Plans to allow a traveller family to use a piece of land in Sandbach as a permanent pitch have been rejected for a tenth me.
The Smith family has already been living on land off Dragons Lane in Moston, but wanted retrospective planning permission for the site from Cheshire East Council.
Officers told the southern planning committee that the borough currently has 13 sites identified as gypsy-traveller pitches for the next 11 years – 19 short of the number it requires.
That would have helped the Smiths secure planning permission, but the National Grid objected to the scheme due to the pitch’s proximity to a high-pressure gas pipeline – which could cause a 400m fireball in an explosion.
Councillor John Wray, Conservative member for Brereton Rural, warned the committee that the National Grid’s objection ‘far outweighs’ the other reasons for refusal – including the proposal going against the Moston Neighbourhood Plan.
He said: “The pipeline isn’t a temporary pipeline, it is a permanent pipeline, the danger isn’t a temporary danger, it is a permanent danger.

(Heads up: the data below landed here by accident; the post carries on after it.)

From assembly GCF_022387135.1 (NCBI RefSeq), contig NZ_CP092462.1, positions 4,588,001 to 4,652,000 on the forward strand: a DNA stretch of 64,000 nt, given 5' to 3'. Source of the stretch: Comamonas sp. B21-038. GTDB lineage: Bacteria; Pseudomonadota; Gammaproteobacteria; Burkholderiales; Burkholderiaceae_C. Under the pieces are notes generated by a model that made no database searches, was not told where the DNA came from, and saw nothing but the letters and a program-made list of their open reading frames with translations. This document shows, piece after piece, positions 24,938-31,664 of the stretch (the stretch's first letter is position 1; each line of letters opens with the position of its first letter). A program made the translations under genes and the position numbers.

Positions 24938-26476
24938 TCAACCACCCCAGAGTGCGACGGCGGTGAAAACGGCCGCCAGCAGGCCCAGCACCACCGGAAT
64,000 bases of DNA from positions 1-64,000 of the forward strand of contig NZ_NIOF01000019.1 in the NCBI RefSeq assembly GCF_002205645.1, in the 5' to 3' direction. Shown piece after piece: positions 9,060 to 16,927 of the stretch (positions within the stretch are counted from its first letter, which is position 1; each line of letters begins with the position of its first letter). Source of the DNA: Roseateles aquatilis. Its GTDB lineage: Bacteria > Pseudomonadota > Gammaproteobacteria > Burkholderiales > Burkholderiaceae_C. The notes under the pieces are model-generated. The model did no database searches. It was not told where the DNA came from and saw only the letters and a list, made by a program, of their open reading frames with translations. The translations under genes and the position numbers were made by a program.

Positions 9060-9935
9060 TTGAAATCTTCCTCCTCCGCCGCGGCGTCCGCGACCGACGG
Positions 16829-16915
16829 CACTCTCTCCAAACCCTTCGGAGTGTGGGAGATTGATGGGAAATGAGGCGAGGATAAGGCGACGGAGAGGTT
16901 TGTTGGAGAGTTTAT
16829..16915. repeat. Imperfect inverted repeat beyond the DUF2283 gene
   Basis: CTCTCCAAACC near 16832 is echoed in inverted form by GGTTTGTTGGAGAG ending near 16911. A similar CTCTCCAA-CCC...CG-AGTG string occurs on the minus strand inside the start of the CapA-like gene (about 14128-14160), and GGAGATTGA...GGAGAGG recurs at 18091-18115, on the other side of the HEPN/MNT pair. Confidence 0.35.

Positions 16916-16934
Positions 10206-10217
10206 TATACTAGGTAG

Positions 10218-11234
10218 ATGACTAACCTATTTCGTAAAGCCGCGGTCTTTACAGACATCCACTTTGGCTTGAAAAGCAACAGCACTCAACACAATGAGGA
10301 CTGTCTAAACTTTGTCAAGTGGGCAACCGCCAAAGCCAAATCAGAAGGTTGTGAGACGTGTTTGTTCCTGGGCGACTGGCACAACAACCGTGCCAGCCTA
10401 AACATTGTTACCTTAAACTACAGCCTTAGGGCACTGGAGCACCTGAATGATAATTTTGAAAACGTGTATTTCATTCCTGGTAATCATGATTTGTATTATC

“If something should happen it could be quite catastrophic.”
The rejection is the most recent of 10 from CEC following an eight-year planning battle over use of the land.
Ninety objections were sent to CEC against the most recent application, including one from Fiona Bruce, Conservative MP for Congleton.
Councillor Alan Holder, chairman of Moston Parish Council, told the committee it was the latest tale from a ‘war of attrition’ over a field which is ‘unsuitable’ for the pitch.
He added: “Moston already has five permanent gypsy-traveller sites that have been there for many years, so I want to assure members that the residents of Moston are not pitchfork-wielding nimbys.”
Despite the National Grid’s objection, the Smith family insisted the pitch’s distance is far enough away from the pipeline – but planning officer Daniel Evans told the committee that it would be up to the gas board to defend its position should a planning refusal be taken to appeal.
But Councillor Jill Rhodes, Labour member for Crewe North, warned that although she ‘understands the possible dangers from the pipeline’, the committee needed to consider the human rights of the family – particularly of the children.
“I think we should recognise that it is a traveller family and as such they have recognised rights which we should consider as well,” she said.
“It is a balance between the rights of the family as travellers and the dangers from the pipeline. It is a balancing act between the two.”
The committee rejected the plans by six votes to two, with three abstentions.
Councillor Wray, who is usually chairman of the committee, did not vote on the item as ward councillor for Moston.